Videos contained in post may contain offensive language.
By Jesse Ward
Viral videos focusing on the stereotypes and rivalries between universities on the Peninsula have been a popular trend in Halifax this week.
The most successful of these videos has been East Coast University Stereotypes, reaching more than 13,000 hits in its first 11 days on YouTube. Created by a group of students in Halifax who have chosen to remain anonymous, the video contains interviews with students at a number of different Peninsula universities about the stereotypes of the region’s schools.
While making jokes about stereotypes is bound to bring on controversy, the creators of the video stand behind their choice. They say their intention was not to offend anyone, but to poke fun at what they’d heard about the schools.
“We are not trying to promote the stereotypes but to create discussion about them since the students themselves will know if they are true or not,” they say over a YouTube message.
“There is no use in trying to debunk the stereotypes since individuals are responsible for their own actions, which we have no control over. Students should think for themselves and act in a way that makes them happy and not be negatively affected by stereotypes.”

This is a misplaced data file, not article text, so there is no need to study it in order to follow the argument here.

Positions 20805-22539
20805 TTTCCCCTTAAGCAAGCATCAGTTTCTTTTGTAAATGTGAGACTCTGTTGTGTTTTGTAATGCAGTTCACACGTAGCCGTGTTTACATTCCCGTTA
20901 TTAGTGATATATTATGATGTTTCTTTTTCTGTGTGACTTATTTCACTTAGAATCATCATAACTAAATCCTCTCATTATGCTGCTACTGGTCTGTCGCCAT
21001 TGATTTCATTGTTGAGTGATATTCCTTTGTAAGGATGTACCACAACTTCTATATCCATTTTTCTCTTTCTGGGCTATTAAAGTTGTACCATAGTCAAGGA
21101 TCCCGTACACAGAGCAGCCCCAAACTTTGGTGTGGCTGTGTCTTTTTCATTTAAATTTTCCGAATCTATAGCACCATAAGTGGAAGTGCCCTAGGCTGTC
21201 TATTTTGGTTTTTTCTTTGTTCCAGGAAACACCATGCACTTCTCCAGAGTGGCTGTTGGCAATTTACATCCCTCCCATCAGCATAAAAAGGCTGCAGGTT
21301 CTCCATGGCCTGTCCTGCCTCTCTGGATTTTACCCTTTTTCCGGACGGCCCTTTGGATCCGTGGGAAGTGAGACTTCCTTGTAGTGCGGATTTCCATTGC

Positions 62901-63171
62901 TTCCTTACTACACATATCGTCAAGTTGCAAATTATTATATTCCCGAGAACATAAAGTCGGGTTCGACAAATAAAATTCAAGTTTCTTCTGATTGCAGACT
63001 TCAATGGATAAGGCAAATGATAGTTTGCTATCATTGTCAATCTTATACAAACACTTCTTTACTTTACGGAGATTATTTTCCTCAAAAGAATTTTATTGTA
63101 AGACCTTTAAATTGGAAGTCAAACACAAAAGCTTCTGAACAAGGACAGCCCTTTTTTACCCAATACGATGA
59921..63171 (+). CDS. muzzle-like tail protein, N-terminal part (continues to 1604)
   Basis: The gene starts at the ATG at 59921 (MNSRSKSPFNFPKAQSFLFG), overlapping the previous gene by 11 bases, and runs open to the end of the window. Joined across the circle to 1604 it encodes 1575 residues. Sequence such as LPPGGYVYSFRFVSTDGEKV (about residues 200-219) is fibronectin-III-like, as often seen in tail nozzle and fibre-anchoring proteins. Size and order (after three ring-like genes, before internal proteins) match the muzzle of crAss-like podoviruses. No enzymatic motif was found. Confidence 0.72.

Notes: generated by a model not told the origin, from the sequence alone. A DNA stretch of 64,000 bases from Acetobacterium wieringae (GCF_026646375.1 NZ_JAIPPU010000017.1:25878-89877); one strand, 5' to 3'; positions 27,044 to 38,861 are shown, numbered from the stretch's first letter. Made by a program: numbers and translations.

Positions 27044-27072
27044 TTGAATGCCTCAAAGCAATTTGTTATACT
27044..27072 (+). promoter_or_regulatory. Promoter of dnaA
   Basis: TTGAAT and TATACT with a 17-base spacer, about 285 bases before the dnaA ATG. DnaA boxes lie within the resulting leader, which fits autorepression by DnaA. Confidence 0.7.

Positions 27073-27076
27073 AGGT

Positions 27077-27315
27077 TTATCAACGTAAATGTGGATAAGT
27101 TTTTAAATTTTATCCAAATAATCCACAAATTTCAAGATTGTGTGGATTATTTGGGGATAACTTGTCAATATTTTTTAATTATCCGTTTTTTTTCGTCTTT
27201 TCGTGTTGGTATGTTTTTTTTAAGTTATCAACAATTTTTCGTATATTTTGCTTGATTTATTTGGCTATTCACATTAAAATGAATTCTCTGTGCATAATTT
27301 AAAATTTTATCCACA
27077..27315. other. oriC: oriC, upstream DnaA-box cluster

They add that some students offered various reasons on why these stereotypes may exist, but these reasons were based on rumours and stories they had heard from other people and therefore didn’t make the final cut in the video.
The series of short sketches was filmed by a group of students at SMU as a project for a marketing class. One of the goals of the assignment was to make the video go as viral as possible. A debate over which school is superior has shown up in the comments to the video, but its creators aren’t worried about it affecting them.
Jake MacDonald, who stars in and worked on production of the video, says he thinks it’s obvious that it’s “more of a joke video than anything” and that’s obvious in how it’s portrayed.
“I’m not really worried about people seeing it and being like […] ‘Let’s go beat him up downtown,’ or something like that,” he says. “I think that most people can see that it’s a joke so I’m not that worried about it.”